A person from the Pine Tree Drive Association said he was concerned about seagrass planting in Dinkins, getting silting from the culvert. Slit will have to cleared out later. Navigation during low tide was getting difficult. They want to work with the county and the city but are concerned about the outcome. We want to do thing right environmentally, but we also want to be able to get our boats out. Neal said the work should have been coordinated better, but we didn’t have time. Our goal is to not plant in navigable waters. Can’t promise we’ll fix it but will stay with it. Believe the slitting will take care of itself once the big pass is open. Annie Vanderbilt suggested the county not plant on the shoaled area that formed once the culvert was opened, not on bars that have formed unnaturally due to the opening of the culvert. Neal said he was happy to come out with residents and mark those areas. Discussion about timing and response prior to opening. Mike Calinski suggested they move what’s there somewhere else now while the permits are in place.


Vanderbilt asked if people would be able to access Captiva by bridge? Neal said yes, as long as they stay out of the fencing. There will be no access via the beach. Kate Gooderham asked that the county let us know the week of traffic disruption every month, everyone’s happy to work with you as long as they know. This was a very difficult permit to get, and people are happy to see this day come. Mike Mullins asked if there would be smells associated with the dredging. Neal said the material going into cell has clay mixed in, don’t know how strong the smell will be. In that area there will be an odor…by the bridge on the Gulf side. Smell will be worst when they’re trucking it away, mixing it up and loading it. Calinksi asked if they could dredge the muck on top of shell first to clean it out. Neal said the material from the channel will be placed in the near shore near Scribante property, so contact with air will be minimal. Much is going to the beach. Very slit-y, but beach suitable. Bill Vanderbilt wanted to thank the CEPD for their involvement, Alison Hagerup’s work especially.


Minutes: A motion was made by Hullar (Kelly second) to approve the panel minutes from June, July, August and September; unanimous approval.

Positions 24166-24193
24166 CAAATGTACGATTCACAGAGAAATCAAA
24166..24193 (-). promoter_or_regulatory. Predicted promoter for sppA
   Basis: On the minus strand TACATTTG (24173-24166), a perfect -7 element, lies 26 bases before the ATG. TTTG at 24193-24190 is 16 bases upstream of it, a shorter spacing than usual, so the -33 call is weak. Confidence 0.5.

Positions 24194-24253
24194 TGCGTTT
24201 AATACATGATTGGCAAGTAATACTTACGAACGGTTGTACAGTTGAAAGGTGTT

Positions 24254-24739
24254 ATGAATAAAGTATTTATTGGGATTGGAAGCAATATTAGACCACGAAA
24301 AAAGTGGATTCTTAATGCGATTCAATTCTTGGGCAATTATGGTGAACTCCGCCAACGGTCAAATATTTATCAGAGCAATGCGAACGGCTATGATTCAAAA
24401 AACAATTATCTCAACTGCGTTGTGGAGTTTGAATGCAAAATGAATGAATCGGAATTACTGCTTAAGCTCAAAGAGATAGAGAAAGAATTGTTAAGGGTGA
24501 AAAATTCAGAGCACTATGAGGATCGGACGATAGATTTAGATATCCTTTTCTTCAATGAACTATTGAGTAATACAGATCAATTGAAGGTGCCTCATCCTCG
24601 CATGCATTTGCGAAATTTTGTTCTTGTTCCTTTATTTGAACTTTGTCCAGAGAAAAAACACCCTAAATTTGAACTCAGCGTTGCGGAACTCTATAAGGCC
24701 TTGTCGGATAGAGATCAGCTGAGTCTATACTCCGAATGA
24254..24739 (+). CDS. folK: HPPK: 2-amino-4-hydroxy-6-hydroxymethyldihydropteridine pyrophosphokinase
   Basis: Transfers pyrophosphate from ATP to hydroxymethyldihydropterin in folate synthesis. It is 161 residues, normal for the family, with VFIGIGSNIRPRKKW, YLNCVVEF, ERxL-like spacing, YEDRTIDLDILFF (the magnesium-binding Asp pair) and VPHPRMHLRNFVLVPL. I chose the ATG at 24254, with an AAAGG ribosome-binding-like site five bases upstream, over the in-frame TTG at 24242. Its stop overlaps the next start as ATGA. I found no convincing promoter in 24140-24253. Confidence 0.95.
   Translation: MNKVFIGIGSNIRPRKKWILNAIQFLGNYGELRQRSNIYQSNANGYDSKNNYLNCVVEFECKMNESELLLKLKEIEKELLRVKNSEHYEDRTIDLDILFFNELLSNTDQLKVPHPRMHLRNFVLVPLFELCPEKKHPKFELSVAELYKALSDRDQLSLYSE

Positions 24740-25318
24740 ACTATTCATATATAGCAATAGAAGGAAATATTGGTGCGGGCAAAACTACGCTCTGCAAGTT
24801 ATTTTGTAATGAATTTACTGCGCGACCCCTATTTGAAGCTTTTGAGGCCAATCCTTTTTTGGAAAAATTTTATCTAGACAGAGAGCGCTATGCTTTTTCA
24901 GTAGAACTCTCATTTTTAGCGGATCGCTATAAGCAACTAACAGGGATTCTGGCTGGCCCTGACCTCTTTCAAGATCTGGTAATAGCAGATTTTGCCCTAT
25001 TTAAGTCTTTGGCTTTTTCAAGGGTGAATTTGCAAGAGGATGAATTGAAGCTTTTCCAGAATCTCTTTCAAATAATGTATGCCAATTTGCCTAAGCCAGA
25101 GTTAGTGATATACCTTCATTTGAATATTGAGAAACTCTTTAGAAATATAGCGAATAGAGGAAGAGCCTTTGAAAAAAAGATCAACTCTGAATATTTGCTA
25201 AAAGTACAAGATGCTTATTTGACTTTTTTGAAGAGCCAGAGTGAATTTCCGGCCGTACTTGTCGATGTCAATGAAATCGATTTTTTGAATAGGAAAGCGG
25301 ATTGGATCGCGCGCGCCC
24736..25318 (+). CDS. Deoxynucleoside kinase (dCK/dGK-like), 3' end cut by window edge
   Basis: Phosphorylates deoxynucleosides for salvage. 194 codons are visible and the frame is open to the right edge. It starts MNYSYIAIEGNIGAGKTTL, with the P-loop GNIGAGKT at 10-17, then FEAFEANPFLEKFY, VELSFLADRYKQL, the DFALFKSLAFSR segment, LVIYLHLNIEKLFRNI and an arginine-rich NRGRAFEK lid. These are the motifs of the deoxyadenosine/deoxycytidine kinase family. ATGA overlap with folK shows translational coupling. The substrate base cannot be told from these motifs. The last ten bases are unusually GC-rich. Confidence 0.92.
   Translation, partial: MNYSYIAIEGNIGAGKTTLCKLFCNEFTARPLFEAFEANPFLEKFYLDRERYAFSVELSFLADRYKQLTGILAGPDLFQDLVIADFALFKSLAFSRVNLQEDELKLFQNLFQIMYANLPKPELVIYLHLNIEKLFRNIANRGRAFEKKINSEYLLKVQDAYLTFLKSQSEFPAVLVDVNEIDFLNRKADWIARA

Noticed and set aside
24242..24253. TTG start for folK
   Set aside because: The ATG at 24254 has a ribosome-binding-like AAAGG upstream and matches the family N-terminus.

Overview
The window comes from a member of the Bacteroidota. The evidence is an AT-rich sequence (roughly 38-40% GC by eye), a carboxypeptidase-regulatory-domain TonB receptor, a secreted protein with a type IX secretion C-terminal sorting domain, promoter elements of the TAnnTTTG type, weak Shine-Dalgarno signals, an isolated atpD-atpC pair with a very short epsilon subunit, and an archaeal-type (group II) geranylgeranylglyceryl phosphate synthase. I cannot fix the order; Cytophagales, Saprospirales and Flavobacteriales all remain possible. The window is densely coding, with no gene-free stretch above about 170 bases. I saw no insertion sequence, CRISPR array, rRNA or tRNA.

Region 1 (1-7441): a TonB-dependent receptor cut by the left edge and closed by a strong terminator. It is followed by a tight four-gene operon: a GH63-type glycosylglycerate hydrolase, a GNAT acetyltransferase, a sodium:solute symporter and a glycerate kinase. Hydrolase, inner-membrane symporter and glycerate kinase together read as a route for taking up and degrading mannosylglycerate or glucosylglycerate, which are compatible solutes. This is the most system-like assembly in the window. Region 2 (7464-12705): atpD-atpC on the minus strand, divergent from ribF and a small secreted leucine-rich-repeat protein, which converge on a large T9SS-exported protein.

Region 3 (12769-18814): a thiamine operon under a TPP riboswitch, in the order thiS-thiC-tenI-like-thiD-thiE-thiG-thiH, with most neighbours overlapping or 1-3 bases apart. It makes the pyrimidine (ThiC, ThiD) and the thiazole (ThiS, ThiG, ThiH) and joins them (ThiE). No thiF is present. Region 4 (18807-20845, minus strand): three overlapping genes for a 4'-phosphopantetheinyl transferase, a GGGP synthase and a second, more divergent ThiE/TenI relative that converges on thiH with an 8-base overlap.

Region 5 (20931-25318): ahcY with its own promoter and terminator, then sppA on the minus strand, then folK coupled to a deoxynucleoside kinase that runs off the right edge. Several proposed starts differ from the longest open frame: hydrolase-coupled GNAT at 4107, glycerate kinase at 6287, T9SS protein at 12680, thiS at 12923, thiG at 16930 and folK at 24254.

DOT issues: Silverglide noted there had been discussion at last month's panel meeting to await county input before further action. The issue of changing the speed limit n Captiva Drive was put to rest at the last meeting, made recommendation to leave speed limits as is. We asked Harry Campbell with Lee DOT and LCSO Lt. Joe Poppalardo to attend this meeting to help in the discussion  about enforcement of golf cart use on the island. Silverglide was interested in allowing the use of carts at night when equipped with proper equipment – brakes, windshield, headlights, etc. Also wanted to discuss extending the allowed use of carts on Captiva drive from the first to the second S curve to include Tween Waters Inn. He felt that with the addition of the safety lane, coexistence was now possible on the Tween Waters stretch. Campbell noted that a countywide golf cart ordinance got wrapped up in Boca Grande issues, dispute was over licensure for 16-year-olds on Captiva. Captivans were OK with operators being age 16 with license, this was enforceable and safer. He suggested the panel take the last iteration of that ordinance for review and make recommendation to poll people on Captiva to agree to that ordinance.


Mullins asked if road-ready vehicles were not an issue. Silverglide said low-speed vehicles (LSV) were already legal; if they had a VIN number you can register them and use them. Golf carts can do 18 mph, necessary equipment is easy to afford. Mullins asked why not just buy an NEV (Neighborhood Electric Vehicle) or LSV? Silverglide said the problem was their cost and ability to register carts. Campbell said there was a safety issue with NEV vs. carts. Seat belts had been removed from final draft of the ordinance, there were legal issues with mandating seat belts – crashworthiness. Silverglide said there is a certain risk to any vehicle. When operated responsibly, golf carts can benefit community. Mullins said what was being sought was allowing operators to be 16 years of age with a valid driver’s license. Silverglide said that gives LSCO something that's enforceable. He wanted to poll the community and, if the idea is approved, then go to Lee BoCC and ask for a Captiva-only ordinance. Campbell said the current ordinance is identical to state statutes. Same legal basis, not out too late at night until age 18, best we can do legally without an unreasonable challenge being placed against us. Mullins said if the panel was polling the island, why not ask about other areas? Silverglide said they could do that as a second question. Hullar said he did not remember reviewing the ordinance. Silverglide said the county could circulate the document to panel members for review. Hullar said they could poll on the speed issue as well, particularly on the south end of the island.